There are people, and some of them comment on TTAC, who are convinced that a hydrogen-powered car is an insanity that will never work, but other people who work at the world’s largest carmakers beg to differ. Today, Ford, Daimler, and the Renault-Nissan Alliance signed a tripartite pact for the joint development of a fuel cell system that promises to be implemented faster, and at lower cost, both to automakers and customers.
The plan is to leverage the considerable economies of scale of the three signatories into “the world’s first affordable, mass-market FCEVs as early as 2017,” as a joint communique says.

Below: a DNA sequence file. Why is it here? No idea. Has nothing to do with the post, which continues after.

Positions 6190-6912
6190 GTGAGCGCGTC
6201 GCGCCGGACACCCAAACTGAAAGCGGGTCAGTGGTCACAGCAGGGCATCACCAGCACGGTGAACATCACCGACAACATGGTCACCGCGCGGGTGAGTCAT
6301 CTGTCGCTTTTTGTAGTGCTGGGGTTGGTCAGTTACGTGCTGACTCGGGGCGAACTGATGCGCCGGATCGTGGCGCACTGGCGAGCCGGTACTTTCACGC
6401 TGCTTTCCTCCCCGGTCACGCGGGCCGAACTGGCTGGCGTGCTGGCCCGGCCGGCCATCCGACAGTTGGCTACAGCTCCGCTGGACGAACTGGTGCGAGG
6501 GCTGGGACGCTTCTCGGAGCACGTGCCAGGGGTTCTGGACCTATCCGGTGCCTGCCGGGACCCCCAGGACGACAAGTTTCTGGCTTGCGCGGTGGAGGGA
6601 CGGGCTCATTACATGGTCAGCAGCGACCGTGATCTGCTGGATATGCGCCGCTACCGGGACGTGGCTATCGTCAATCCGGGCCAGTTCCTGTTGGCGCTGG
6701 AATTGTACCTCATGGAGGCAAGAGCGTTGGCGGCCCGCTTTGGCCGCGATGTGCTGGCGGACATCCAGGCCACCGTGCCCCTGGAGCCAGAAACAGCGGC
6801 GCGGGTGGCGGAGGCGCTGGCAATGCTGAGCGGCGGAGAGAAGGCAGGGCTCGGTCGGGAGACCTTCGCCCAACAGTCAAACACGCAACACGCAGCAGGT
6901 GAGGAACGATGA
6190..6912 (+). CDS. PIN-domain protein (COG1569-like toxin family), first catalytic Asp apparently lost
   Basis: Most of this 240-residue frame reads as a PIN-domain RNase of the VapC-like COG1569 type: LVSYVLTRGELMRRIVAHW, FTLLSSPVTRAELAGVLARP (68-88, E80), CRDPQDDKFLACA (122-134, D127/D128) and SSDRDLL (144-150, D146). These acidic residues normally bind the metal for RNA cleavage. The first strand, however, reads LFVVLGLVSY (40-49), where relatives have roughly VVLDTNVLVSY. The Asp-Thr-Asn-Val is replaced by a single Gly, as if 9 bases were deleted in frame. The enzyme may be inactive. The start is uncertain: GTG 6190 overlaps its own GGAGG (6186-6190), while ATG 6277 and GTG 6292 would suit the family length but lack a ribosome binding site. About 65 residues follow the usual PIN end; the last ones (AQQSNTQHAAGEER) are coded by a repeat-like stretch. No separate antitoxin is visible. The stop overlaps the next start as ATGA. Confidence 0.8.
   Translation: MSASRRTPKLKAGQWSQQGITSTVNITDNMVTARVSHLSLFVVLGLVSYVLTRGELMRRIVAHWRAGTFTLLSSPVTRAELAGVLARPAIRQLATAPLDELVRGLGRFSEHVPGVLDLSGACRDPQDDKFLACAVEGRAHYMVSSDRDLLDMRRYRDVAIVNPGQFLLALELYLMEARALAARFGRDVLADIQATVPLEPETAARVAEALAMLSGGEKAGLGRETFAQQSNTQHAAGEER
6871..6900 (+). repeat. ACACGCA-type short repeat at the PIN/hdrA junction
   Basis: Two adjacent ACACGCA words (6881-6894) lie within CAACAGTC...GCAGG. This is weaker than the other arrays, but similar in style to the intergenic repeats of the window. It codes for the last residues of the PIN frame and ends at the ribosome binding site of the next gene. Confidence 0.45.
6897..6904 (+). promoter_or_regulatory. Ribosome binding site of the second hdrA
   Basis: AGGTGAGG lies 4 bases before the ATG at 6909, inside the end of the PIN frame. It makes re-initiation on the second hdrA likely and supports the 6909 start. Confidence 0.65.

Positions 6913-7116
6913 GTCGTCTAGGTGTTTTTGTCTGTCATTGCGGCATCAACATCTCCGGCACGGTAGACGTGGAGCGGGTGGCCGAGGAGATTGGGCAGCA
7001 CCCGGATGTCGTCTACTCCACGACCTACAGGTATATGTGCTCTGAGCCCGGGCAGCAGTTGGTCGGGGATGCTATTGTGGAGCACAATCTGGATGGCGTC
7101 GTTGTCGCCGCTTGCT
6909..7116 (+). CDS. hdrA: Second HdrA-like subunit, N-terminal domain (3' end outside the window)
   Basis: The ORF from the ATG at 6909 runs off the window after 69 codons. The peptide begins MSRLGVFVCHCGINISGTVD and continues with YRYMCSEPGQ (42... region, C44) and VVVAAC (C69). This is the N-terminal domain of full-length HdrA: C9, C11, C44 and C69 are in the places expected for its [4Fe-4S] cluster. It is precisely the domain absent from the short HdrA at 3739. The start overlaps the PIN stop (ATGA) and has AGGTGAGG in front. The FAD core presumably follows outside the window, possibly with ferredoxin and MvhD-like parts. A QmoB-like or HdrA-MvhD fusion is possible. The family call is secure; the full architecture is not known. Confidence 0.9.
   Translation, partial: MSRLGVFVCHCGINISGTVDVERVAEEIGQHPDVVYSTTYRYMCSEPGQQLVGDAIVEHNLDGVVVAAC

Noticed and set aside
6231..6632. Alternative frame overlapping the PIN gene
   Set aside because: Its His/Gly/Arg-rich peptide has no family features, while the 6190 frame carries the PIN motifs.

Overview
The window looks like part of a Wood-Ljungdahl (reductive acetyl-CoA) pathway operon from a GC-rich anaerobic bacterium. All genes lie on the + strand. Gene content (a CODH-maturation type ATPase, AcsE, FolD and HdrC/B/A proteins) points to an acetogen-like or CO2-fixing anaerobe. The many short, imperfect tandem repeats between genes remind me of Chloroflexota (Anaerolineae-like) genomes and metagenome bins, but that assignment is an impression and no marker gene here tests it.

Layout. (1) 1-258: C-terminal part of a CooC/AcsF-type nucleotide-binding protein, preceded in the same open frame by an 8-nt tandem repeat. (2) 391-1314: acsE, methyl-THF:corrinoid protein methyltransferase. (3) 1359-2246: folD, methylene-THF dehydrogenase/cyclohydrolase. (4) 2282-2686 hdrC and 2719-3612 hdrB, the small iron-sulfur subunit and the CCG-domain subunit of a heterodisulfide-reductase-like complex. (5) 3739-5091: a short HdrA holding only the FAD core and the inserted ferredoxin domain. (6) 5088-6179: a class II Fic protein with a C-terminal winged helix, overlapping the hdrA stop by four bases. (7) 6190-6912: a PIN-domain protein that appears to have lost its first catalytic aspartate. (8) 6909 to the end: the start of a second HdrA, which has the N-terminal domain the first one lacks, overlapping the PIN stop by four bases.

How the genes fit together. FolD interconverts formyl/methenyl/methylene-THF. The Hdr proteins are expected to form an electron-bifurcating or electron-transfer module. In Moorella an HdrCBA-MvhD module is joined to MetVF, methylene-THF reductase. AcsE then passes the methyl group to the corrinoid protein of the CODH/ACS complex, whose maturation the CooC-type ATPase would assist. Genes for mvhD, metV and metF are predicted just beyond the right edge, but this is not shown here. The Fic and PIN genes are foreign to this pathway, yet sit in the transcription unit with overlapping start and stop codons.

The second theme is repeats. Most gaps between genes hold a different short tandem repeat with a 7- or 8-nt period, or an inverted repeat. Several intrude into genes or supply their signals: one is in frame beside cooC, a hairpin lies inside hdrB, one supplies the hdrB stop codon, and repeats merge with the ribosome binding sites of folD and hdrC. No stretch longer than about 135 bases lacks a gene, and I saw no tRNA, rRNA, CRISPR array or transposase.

All three have significant experience in FCEVs. Their FCEVs have logged more than 10 million km in test drives around the world. There is one problem that faces all presumptive makers of FCEVs: How to make them affordable. If they are affordable, they will hopefully be bought. If there are FCEVs on the road, hydrogen fuel stations will hopefully follow.
This ramp-up is too steep for a single automaker, even the biggest one in the world. After Toyota and BMW, Ford, Daimler, and the Renault-Nissan Alliance formed an even bigger pact. The three companies will invest equally into the project, and amount was not disclosed.
Discounting doubts of TTAC commenters, Thomas Weber, a member of Daimler’s management board, said: “We are convinced that fuel cell vehicles will play a central role for zero-emission mobility in the future.”
Expect more alliances (who’s left, Volkswagen and GM?) and an industry-wide push for FCEVs in the 2015-2020 timeframe.